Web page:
BBC Radio 4 will no longer be required to broadcast farming programmes under plans drawn up by Ofcom, it has been revealed.
The broadcasting regulator has agreed to cut down the number of rules the BBC must follow on the contents of its programming.
After being petitioned by the BBC to reduce the number of rules designed to ensure it meets public service obligations, Ofcom plans to cut radio programming requirements across its schedules from more than 200 to only 20, The Telegraph has revealed.
The rules were introduced in 2007 as part of a drive to ensure the BBC catered for the widest audience, with programmes focusing on health, education, consumer affairs and more.
An Ofcom spokesman said: “The BBC must deliver to the high standards outlined in its new charter. We will soon publish the BBC’s licence requirements, explaining how we will hold it to account.”
The plans have been opposed by listener groups with critics worried the less stringent rules could lead to “dumbing down”.
A BBC spokesman said: “We have set out clear plans to be even more distinctive across our services.
“It’s important that regulation strikes the right balance between accountability and giving us the creative freedom to produce the highest quality and distinctive programmes and services for audiences.
“In the longer-term, the BBC’s performance should be judged more on assessing audience outcomes and impacts than on prescribing inputs and outputs.”
Welsh dairy farmer Abi Reader told Farmers Guardian: "I think most likely the BBC wouldn’t drop stories on farming and rural issues even if this regulation has been dropped.
"When I think of the popularity of Radio 4’s Farming Today, The Archers, Countryfile and other country documentaries made on both BBC and other channels they are hugely popular with the public.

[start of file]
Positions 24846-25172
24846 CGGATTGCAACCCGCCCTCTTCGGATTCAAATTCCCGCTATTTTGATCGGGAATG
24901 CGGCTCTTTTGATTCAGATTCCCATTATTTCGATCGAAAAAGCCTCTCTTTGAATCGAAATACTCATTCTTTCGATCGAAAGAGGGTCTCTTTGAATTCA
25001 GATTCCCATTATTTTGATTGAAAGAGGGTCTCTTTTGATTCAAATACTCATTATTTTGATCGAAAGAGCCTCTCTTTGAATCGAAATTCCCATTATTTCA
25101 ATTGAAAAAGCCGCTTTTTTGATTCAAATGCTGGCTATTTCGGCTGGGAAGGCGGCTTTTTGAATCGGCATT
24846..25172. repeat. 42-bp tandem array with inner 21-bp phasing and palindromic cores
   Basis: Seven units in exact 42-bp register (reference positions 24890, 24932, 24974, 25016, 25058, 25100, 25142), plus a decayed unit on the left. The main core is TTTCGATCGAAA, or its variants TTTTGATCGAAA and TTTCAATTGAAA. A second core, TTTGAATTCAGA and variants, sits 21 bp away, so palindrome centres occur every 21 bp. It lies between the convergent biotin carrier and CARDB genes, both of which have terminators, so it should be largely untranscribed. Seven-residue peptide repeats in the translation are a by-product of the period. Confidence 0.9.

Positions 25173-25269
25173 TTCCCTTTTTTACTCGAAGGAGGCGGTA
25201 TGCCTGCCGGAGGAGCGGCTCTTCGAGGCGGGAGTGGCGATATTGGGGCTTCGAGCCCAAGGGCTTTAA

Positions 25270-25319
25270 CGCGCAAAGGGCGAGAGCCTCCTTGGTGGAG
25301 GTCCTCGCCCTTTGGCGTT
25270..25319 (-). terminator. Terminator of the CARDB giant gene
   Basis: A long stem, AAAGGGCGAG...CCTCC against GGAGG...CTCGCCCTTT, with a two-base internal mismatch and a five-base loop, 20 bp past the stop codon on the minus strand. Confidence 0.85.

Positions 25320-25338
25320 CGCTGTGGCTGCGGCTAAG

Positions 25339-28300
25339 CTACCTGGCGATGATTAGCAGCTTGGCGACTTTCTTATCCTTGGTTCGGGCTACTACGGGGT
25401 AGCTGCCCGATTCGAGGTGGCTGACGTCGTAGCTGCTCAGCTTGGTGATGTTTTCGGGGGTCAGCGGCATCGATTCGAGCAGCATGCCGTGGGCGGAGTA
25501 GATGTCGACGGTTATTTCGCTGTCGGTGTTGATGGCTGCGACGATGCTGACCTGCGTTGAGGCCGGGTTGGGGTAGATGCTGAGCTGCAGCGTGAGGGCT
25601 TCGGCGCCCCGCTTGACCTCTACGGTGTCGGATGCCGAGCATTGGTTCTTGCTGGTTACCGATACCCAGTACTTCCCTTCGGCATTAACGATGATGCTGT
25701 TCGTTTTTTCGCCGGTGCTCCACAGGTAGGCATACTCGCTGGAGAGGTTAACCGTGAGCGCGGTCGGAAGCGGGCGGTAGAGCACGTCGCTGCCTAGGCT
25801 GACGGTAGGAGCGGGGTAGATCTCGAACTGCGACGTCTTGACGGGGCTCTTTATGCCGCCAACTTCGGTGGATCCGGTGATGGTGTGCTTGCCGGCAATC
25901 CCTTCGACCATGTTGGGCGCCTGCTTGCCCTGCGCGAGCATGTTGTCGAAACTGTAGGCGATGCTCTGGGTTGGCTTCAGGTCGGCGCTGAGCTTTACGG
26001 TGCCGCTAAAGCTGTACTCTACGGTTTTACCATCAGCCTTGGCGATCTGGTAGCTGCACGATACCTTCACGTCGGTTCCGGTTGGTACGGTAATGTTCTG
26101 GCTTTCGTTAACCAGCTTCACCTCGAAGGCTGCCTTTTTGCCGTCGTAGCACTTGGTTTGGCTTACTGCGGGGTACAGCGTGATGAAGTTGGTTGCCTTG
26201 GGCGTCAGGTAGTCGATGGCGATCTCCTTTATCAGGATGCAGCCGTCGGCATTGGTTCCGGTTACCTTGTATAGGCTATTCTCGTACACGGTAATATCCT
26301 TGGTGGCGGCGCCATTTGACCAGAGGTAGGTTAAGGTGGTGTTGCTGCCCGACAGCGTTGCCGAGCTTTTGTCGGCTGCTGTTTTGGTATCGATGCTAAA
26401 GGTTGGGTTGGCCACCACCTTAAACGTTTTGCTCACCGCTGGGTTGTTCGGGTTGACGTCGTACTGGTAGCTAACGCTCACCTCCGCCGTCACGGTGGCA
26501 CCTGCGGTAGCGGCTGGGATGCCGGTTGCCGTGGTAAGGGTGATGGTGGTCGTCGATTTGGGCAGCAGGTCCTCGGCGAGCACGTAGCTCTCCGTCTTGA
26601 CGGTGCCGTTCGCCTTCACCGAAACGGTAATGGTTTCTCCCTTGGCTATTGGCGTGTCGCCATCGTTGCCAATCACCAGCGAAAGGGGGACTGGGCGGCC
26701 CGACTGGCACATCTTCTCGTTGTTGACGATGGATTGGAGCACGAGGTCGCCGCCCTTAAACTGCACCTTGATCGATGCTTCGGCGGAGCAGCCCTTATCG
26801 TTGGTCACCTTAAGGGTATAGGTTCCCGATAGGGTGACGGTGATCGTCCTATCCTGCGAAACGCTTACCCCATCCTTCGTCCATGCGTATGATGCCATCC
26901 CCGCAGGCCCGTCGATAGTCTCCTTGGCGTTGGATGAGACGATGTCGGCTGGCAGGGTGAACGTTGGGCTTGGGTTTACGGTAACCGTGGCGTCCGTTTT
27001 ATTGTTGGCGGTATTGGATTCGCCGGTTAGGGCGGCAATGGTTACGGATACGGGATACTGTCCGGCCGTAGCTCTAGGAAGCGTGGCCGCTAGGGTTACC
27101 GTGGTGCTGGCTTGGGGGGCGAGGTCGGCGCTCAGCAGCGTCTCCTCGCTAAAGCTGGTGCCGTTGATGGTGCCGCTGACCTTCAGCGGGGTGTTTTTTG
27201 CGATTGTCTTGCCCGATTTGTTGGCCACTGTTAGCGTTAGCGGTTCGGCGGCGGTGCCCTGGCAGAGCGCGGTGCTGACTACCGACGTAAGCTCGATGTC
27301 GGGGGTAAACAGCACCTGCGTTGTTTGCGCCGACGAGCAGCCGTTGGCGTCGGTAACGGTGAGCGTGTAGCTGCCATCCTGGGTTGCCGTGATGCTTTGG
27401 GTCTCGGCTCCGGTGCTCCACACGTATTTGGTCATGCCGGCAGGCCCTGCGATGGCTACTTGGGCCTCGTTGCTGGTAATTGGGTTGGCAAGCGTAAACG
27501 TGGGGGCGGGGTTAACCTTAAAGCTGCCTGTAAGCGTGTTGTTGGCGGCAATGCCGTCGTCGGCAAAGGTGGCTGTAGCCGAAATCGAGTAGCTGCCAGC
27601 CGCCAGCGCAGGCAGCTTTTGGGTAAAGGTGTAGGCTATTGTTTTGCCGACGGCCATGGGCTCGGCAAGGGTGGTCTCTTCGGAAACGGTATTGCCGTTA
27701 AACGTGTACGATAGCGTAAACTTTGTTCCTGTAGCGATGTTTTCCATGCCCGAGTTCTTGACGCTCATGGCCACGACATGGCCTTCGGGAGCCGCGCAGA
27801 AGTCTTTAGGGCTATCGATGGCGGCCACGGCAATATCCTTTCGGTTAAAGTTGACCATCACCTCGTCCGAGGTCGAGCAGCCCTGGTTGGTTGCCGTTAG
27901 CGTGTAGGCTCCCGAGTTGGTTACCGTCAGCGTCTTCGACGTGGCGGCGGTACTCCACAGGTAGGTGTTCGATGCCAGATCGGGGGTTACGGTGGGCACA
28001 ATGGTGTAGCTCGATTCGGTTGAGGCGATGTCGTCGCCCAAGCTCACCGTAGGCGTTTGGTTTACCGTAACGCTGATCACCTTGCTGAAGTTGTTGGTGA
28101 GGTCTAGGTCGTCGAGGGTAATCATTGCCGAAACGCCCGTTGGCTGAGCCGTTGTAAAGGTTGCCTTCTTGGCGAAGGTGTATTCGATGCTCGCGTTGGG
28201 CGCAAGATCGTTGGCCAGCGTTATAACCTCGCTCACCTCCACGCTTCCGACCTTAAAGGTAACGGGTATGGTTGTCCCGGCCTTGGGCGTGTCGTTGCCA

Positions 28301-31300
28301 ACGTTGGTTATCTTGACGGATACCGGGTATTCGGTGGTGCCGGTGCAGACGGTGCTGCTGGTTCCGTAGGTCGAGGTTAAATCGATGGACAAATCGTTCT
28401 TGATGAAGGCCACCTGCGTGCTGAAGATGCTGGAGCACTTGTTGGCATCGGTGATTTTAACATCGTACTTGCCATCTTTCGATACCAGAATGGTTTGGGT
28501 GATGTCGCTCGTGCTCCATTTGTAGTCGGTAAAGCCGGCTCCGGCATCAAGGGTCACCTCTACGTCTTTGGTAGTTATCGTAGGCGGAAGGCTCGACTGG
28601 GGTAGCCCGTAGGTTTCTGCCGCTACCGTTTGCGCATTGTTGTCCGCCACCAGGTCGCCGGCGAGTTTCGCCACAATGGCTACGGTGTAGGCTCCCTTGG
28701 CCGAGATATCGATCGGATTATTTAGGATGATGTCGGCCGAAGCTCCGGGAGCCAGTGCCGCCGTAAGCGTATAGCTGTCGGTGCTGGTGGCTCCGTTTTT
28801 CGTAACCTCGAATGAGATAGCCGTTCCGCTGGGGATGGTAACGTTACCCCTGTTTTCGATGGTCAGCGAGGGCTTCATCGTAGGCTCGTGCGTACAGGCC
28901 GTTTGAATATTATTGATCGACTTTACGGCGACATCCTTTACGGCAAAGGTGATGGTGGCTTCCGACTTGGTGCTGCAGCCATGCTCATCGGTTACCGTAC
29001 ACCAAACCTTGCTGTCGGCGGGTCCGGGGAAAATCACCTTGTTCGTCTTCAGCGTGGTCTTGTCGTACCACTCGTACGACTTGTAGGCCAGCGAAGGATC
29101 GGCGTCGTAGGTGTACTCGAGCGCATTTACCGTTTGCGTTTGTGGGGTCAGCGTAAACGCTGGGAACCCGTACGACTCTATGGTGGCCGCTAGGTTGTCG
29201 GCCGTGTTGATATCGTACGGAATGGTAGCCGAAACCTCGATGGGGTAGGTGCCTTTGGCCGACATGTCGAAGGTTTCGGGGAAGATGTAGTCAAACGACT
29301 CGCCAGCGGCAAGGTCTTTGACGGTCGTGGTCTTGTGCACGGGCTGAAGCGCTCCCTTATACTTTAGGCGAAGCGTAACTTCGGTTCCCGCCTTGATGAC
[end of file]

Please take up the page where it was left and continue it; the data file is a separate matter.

"I think farming has a fantastic story to tell - perhaps the one lesson I might take away from this is I feel it now challenges our industry to make sure we continue to tell our story and tell it better so we can maintain and increase demand for what we have to say."
Guy Smith, NFU Vice President, said: “Farming, food production and the countryside are topics which have proven time and time again to be hugely popular with BBC audiences.
"The farming community reveals wonderful human stories and helps to create fantastic scenery and landscapes, making this an attractive subject area for viewers.
"Countryfile is currently the most watched factual programme on the BBC and Farming Today is one of Radio 4’s longest running programmes.
"However, farming should also be reported on as a business story due to the strategic importance of food production, the employment farming generates and the economic delivery back to Britain.
"We hope to see more coverage of farming issues which will become ever more important as Brexit gets closer."
"We take great care, and pride, in creating world class distinctive radio programmes and moments, tailored to the different audiences we serve.
"Radio 4 does not broadcast a rich mix of distinctive programmes from drama to history, arts, comedy, religion and science because it has been told to do so in a regulatory document. We do so as because that is why the BBC exists.
"There are no plans to change the balance or range of content we feature on Radio 4, regardless of what Ofcom decides.
"We are completely committed to achieving the goals set by the BBC’s new Charter.
"But judge us through the quality and distinctiveness of the programmes and services we produce – rather than inputs and regulatory frameworks. That way we’ll safeguard the jewel in the crown."